Here’s a conundrum for you.
You want to find out the time in another time zone. Let’s say New York.
Your local time in sunny Queensland, Australia right now is 4:00 AM (the sun is just coming up).
You know your local time is GMT+10, and you know that the time in New York is GMT-5.
This is starting to sound like one of those maths questions you used to get in school. You know the ones that go something like:
“Michael is two years older than three times Jennifer's age. If Jennifer is ‘x’ years old, how would you calculate Michael's age?”
Don’t worry I wouldn’t do that to you. My question is much simpler…well maybe:
What formula would you use in Excel to calculate the local time in New York if it’s 4:00 AM in Queensland, Australia?
Here, I’ll help you out:
The calculation you want to do is:
=4:00AM – (10hrs + 5hrs)
And the answer is 1:00 PM.
While this example is easy in your head it’s not so straight forward in Excel.
Problems Calculating Time in Excel
- Excel can’t handle negative times. So taking the example above your formula would result in a negative time and all you’d get is ######.
- When you enter time in Excel you need to enter it in h:mm:ss format. Simply entering ‘10’ for 10 hours will confuse Excel.
Here’s my solution:
Row 4 shows components of my calculation, and row 5 shows the behind the scenes view (from the formula bar) of what I actually typed in the cells above.
- Cell B4 – For Excel to calculate a negative time you actually need to also give that time a date. It can be any date because you’ll format the cell to h:mm AM/PM and the date won’t be visible anyway.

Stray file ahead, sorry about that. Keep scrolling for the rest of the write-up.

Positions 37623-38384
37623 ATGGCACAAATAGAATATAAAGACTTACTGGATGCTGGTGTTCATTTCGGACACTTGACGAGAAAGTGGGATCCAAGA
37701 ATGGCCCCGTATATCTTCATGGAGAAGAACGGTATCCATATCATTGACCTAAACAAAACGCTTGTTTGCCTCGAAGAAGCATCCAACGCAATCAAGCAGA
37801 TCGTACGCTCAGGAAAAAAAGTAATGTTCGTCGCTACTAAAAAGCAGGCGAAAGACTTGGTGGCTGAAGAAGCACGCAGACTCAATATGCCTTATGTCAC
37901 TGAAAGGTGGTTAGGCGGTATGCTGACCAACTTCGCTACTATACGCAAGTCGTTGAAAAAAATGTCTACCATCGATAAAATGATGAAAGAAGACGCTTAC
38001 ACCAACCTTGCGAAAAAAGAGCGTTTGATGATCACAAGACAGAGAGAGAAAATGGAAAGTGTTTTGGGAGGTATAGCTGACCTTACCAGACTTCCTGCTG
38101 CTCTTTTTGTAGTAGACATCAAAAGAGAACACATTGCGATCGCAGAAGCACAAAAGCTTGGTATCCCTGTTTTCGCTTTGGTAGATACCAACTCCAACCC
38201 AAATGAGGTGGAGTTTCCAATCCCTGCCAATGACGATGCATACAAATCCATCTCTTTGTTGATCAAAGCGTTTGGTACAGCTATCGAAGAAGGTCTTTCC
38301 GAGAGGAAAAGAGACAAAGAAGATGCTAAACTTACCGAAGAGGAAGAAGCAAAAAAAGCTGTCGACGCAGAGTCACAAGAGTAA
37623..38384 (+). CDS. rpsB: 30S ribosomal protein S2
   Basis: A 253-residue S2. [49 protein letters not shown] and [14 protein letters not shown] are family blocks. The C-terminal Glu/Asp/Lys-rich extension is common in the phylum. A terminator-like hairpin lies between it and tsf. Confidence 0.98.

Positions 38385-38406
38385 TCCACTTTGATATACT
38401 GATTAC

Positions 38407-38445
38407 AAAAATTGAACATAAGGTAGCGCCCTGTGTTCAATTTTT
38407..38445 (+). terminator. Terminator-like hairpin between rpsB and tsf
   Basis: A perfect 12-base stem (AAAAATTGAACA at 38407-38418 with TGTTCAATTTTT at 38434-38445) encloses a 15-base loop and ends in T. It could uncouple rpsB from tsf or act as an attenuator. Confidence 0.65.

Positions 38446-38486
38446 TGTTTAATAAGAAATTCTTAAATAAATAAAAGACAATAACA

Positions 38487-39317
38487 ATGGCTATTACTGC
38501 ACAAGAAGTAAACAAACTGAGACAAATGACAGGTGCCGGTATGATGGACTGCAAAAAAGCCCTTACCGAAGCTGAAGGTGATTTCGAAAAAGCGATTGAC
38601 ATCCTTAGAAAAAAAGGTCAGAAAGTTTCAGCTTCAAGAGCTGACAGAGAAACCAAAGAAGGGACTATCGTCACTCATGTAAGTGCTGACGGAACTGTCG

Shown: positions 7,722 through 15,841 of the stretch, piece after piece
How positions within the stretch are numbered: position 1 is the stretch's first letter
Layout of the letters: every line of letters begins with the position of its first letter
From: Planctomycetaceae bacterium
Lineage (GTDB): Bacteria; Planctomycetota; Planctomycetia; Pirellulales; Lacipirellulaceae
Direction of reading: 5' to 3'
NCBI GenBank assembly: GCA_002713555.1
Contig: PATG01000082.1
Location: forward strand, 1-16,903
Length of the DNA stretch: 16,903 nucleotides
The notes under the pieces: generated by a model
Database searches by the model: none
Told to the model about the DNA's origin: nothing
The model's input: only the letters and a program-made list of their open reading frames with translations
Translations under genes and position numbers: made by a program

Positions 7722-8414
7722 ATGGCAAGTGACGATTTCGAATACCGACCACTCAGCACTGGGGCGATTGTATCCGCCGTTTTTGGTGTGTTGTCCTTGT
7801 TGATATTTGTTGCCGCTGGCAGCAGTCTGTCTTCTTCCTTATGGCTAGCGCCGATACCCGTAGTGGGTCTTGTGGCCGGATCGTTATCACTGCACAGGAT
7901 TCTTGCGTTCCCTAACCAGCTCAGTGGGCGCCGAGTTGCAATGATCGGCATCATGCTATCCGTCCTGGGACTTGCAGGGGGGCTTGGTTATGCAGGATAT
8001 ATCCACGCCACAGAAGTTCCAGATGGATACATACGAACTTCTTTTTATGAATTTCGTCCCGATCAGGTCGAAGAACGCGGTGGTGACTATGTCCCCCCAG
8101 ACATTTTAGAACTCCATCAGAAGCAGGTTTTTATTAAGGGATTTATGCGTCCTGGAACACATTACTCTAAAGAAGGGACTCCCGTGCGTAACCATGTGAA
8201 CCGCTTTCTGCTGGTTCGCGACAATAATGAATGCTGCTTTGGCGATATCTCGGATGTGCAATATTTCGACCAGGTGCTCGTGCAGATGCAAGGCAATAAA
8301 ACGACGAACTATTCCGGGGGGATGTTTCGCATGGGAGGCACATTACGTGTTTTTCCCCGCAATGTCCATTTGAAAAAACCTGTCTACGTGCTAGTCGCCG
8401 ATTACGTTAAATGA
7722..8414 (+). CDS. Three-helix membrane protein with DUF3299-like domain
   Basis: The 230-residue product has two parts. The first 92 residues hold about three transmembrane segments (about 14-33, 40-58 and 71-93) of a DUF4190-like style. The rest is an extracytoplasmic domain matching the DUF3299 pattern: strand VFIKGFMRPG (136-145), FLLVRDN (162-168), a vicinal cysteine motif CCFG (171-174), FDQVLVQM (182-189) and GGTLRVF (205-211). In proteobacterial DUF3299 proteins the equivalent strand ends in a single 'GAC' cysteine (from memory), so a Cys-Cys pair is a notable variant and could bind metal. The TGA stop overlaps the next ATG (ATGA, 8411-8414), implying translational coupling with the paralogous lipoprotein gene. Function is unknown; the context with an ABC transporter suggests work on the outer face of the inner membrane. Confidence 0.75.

- Cells C4 and D4 – I’ve used the TIME function here. The syntax for the TIME function is:
=TIME(hour,minute,second) Notice in my example I only have hours and so I’ve left the minutes and seconds blank.
- Cell E4 – this contains my formula =B4-(C4+D4)
Ok, you might be thinking you could have done all that in your head. But trust me. When you have family in England, Ireland and Indonesia and clients all over the world it can get pretty tiring (read ‘confusing’) constantly converting time.
For Extra Credit
I’ve actually taken it one step further (as you may expect) and incorporated a VLOOKUP table that lists all of the Time Zones.
And I’ve inserted drop down lists to select the time zone from my table with a named range of time_zone.
And then I used a VLOOKUP formula in column E like this one in cell E13:
Download the file here and use it yourself.
Of course if you only have one time zone that you’re constantly converting to then you can add a time zone to your Outlook calendar and see your local time and other time zone side by side.
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